Serdar Berdimukhamedov, the 40-year-old son of Turkmenistan’s incumbent President Gurbanguly Berdimukhamedov, won a landslide — and universally expected — victory in the authoritarian country’s March 12 presidential election.
The election was a symbolic process with none of the other eight registered contenders, seen as token candidates, posing any real challenge to the planned handover of power from Berdimukhamedov to his son Serdar. There were no international observers of the election, which was not considered to be free and fair by anyone.
Serdar Berdimukhamedov, currently the deputy prime minister of Turkmenistan, took 72.97% of the vote, with the next-ranked candidate, vice-rector at the Turkmen state institute of physical culture and sports Hydyr Nunnayev on 11.09%, according to figures reported by the State News Agency of Turkmenistan.
Other candidates included the chief physician at the Avaza sanatorium, the head of a local sanitation and disease control service and director of the State Energy Institute of Turkmenistan’s renewable energy centre.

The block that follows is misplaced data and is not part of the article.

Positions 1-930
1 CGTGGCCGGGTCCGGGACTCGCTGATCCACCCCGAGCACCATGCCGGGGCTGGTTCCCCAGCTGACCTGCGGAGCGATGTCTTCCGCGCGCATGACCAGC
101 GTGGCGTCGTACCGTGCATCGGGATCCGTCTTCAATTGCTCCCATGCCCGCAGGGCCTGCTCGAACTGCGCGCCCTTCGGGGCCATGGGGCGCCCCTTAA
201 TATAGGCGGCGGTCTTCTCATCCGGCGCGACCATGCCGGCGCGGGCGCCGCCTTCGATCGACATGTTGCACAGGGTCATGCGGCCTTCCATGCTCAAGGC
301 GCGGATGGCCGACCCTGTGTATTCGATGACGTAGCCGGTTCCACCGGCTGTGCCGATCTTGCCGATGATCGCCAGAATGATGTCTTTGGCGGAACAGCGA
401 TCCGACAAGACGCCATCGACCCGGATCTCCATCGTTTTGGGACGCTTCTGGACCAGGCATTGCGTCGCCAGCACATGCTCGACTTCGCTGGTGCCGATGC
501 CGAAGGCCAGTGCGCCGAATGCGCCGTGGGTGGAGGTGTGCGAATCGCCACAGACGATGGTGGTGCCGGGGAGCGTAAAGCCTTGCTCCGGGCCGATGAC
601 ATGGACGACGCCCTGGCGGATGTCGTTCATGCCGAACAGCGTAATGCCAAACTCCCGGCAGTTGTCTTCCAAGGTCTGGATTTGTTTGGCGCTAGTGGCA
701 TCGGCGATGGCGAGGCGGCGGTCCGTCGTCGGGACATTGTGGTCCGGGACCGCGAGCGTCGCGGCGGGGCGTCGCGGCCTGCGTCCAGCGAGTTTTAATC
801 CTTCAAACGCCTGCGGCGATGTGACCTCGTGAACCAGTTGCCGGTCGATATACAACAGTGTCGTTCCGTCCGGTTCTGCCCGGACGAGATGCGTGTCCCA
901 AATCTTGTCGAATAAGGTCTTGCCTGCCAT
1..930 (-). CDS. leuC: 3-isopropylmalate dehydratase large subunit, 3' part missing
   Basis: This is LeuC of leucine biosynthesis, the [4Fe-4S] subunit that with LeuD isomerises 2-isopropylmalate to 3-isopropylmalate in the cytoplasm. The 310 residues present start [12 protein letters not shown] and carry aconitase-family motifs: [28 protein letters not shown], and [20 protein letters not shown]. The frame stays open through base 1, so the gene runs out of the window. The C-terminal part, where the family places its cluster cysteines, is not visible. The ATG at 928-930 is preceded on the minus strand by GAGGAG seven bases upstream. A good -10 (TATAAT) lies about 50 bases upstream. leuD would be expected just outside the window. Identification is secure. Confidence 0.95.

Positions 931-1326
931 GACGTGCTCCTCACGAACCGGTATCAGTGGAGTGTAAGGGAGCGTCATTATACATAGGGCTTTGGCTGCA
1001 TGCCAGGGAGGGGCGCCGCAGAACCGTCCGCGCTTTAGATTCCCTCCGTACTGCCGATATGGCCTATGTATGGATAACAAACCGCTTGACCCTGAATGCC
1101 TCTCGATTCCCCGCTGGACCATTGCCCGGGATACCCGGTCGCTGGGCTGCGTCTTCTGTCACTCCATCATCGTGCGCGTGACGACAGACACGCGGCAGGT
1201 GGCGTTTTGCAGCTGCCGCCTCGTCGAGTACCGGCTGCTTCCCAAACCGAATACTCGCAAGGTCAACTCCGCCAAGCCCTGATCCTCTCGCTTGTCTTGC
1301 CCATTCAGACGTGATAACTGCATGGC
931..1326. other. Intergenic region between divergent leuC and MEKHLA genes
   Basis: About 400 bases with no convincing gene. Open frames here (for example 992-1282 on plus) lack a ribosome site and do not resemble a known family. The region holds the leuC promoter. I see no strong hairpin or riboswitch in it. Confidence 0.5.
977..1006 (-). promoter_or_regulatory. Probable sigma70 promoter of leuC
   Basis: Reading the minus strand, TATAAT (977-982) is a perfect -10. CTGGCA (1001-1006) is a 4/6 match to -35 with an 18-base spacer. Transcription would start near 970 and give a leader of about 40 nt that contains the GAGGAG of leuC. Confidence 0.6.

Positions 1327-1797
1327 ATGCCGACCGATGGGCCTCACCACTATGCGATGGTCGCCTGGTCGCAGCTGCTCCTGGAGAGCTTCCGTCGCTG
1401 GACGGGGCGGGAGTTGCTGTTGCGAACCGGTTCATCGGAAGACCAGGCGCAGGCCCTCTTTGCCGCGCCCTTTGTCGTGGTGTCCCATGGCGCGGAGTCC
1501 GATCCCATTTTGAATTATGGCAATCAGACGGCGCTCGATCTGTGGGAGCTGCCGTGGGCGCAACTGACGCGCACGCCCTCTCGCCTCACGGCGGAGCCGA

As reported previously, voter turnout in the March 12 snap election was 97%, according to official figures announced by Turkmenistan’s Central Election Committee (CEC) announced. RFE/RL reported last week that Turkmen public sector workers and their families in the southeastern Mary Province had been ordered to vote early and cast their ballots for Serdar.
Serdar’s ascendancy to power is set to mark the first successful dynastic transfer of power in Central Asia.
Little is known about Serdar, who rarely speaks in public. He has issued an election manifesto, published by the Neutral Turkmenistan newspaper, but it is filled with little more than mechanical pledges on developing democracy and civil society. Prior to the February announcement of the snap election, Berdimuhamedov tasked Serdar with overseeing the country’s economy, which was in a parlous state for years even before things got worse with the advent of the COVID-19 pandemic.
The president, who has ruled for 15 years, bears the honorific title of Arkadag (“Protector”) and may well continue to exercise much power from behind the scenes even after Serdar wins the so-called election, in November last year placed his son in charge of the country's oil and gas sector.
Turkmen foreign-based opposition-run website Chronicles of Turkmenistan described Serdar, who ran Ahal province at the time, as behaving akin to a despot-in-waiting. “His favourite expression when talking to subordinates was ‘I will wring your neck,’” the dissident publication quoted one source as saying.